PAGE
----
Phylogenetic Atelier: De-extincting a species from the past


Commission from the Science Gallery Dublin, part of the Trinity College Dublin. Scientists, futurists, and philosophers have theorized about the immortality of an organic body as the ultimate stage of the luxury hierarchy and advocate that biological perpetuity could be achieved in the indefinite future. This awareness regarding the possibility to extend our stay on the planet combined with the new responsibility towards next generations to come — felt by most of us as the reminder of the excessive exploitation of our resources — seem to have infused the meaning of the term with a more nostalgic aftertaste. This new approach to the idea of luxury puts its values in an entirely different context that emphasizes the notion of identity and inheritance. Expectations towards more sustainable solutions that could partly regenerate if not completely eliminate the consequences of our overindulgence seem to have been put mostly on the shoulders of new emerging bioengineering companies. Their ambitious plans towards redesigning and reprogramming living organisms are presenting us with a tempting future scenario that seems to feed into the new concept of luxury — the ability to save our decaying planet. By the means of synthetic biology, several attempts to preserve our biological resources have been made from private companies. Their communal aim is to restore the lost equilibrium between human indulgence eg. exploitation of our natural capital and what has been up until recently considered the natural level of fauna on our planet. Conservation attempts for preserving endangered species get usually overshadowed by the problems of biological exploitation present in large-scale farming institutions, the current initiative to restore the balance by using biotechnologies to either protect or revive species is still limited to a smaller number of initiatives. As our current society is becoming mostly driven by the aspiration to constantly innovate it is starting to lack the ability to analyze the cultural understanding of what we are experiencing in the process of innovating. Old definition and stereotypes of original and fake, natural and synthetic, alive and dead are becoming obsolete as new discoveries in the field of synthetic biology are being made. By re-addressing the currently obsolete vocabulary surrounding the field of biotechnology the aim is to re-categorize the outputs produced by the new technologies. This initiative might finally expose the need for specificity when it comes to exposing the source and production methods required for the formation of bio-design outputs with the emphasis on the requirement for a new categorization system. Portrayed within the project's display is a speculative scenario of a future venue that showcases a possible intersection, of practices such as laboratory work, museum environment and a luxury artisan gloves workshop. The product displayed in the fictional venue is a glove made from the de-extinct Passenger Pigeon skin – mocked up by creating pigeon leather to resemble the hypothetical outcome. The visitors are encouraged to move the mechanical arm and examine the gloves to understand the ambitions and the motives of the Revive and Restore, the organization to de-extinct the species as well as the positive and negative implications of releasing it into an open space, uncontrolled environment. A display of blueprints and informative posters alongside the mocked-up first edition of the leather showcases the process and findings of the project. The exposed documents include research from the Revive and Restore organization such as sequenced DNA from the Passenger pigeon and the Band-Tail pigeon, comparison of the two DNA, easily understandable graphics representing the proposed plan for the de-extinction process and a timeline of the development of The Great Passenger Pigeon Comeback project.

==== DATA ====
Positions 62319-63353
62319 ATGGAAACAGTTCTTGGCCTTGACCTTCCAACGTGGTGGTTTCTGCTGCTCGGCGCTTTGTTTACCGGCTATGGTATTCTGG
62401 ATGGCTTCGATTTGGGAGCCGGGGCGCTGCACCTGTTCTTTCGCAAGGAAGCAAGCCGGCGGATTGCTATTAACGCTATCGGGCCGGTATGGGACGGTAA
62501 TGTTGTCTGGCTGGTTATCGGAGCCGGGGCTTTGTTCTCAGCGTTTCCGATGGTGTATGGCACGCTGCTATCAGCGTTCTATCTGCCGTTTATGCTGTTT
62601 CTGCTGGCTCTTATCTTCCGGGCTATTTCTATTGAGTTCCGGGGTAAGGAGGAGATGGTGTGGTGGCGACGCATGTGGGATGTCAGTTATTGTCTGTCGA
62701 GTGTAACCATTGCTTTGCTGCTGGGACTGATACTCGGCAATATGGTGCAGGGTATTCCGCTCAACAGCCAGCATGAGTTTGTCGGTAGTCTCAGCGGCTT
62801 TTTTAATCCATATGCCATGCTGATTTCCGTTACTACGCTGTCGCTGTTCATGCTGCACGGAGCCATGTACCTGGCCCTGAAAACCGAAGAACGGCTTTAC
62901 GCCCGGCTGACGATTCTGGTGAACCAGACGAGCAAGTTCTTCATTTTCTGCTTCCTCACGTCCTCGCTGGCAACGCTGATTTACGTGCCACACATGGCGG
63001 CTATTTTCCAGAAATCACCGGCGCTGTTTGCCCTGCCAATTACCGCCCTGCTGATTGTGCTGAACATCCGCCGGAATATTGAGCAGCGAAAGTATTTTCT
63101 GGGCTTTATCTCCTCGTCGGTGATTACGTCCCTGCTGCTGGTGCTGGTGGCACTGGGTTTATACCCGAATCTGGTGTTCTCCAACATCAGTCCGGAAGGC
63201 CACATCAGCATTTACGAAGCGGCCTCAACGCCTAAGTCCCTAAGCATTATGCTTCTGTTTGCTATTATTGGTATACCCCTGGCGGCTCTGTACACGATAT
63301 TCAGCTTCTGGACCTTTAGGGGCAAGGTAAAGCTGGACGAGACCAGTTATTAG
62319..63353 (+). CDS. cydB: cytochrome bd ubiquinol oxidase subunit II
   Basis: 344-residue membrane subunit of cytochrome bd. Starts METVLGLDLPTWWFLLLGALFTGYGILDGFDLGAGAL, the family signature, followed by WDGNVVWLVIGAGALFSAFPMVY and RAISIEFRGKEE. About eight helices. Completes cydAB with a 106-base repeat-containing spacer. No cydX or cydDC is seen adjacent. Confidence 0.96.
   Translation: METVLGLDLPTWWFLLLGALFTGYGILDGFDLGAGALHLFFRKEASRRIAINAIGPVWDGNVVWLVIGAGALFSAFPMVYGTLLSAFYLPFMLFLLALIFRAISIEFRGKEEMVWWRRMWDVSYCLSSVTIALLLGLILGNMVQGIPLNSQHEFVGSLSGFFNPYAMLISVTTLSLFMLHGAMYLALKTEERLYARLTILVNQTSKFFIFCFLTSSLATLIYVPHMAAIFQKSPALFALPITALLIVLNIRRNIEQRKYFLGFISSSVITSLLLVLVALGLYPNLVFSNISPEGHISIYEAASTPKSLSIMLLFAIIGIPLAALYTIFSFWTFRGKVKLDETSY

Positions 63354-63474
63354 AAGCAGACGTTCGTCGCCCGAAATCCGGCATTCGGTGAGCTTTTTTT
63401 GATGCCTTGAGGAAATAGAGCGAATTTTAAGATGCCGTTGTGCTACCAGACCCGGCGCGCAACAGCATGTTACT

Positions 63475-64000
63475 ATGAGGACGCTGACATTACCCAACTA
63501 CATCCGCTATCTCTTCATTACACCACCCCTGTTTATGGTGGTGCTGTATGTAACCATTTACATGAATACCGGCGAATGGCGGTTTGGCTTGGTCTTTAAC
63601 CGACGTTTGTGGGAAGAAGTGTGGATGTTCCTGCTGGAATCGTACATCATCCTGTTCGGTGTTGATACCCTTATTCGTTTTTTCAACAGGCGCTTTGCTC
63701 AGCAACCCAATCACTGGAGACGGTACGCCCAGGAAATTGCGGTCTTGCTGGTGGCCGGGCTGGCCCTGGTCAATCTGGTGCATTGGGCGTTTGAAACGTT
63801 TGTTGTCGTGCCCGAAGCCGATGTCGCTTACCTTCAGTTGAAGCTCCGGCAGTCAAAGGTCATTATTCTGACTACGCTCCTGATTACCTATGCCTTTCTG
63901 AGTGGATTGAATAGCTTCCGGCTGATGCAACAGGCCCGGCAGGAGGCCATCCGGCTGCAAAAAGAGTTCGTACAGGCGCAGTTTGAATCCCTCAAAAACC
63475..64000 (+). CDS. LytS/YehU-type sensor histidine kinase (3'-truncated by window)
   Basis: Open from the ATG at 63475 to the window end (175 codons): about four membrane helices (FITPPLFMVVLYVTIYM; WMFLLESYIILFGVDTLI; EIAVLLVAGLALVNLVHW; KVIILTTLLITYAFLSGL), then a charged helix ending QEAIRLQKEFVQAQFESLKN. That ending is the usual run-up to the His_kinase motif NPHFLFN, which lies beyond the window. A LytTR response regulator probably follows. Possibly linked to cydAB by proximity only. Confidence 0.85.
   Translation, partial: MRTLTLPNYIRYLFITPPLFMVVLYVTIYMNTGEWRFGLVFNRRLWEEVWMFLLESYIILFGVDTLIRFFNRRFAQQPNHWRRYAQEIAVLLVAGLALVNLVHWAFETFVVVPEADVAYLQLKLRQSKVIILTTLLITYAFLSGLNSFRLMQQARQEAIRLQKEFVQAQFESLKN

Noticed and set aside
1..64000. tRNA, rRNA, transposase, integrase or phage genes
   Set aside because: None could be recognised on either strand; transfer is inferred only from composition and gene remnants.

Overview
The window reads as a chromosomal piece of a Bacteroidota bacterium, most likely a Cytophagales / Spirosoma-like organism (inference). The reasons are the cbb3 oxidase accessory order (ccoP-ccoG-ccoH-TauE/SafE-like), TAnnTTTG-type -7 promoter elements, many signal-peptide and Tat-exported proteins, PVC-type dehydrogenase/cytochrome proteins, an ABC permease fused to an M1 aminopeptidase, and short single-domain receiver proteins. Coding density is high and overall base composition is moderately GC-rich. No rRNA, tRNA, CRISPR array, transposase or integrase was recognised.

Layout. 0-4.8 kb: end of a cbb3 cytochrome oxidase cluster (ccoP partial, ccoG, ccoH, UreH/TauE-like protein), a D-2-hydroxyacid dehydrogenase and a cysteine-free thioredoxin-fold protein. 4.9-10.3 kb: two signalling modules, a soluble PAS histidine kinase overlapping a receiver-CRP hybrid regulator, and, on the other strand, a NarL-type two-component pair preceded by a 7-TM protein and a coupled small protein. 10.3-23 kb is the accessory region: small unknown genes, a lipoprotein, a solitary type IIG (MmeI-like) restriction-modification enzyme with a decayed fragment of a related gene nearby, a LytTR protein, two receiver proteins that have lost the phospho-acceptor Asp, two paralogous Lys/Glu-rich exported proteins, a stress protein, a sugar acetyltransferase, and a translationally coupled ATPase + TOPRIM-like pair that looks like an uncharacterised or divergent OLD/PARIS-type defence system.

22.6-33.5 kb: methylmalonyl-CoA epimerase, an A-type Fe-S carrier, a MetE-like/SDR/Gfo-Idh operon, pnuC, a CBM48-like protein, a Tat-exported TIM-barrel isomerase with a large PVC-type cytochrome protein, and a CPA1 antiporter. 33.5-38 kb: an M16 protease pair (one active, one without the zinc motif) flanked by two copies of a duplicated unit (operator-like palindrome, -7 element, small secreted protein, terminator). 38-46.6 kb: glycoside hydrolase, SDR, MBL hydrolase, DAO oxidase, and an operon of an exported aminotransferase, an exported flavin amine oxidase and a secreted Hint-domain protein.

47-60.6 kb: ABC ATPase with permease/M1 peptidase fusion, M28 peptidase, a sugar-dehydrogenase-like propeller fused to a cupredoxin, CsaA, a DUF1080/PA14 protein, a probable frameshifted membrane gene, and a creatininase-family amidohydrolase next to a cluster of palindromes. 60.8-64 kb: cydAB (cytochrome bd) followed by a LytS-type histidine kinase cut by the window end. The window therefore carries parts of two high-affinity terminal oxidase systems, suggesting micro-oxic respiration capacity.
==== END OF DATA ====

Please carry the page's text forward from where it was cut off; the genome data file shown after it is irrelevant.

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Here you can find a making-of video of the leather tanning process utilized for the production of the material.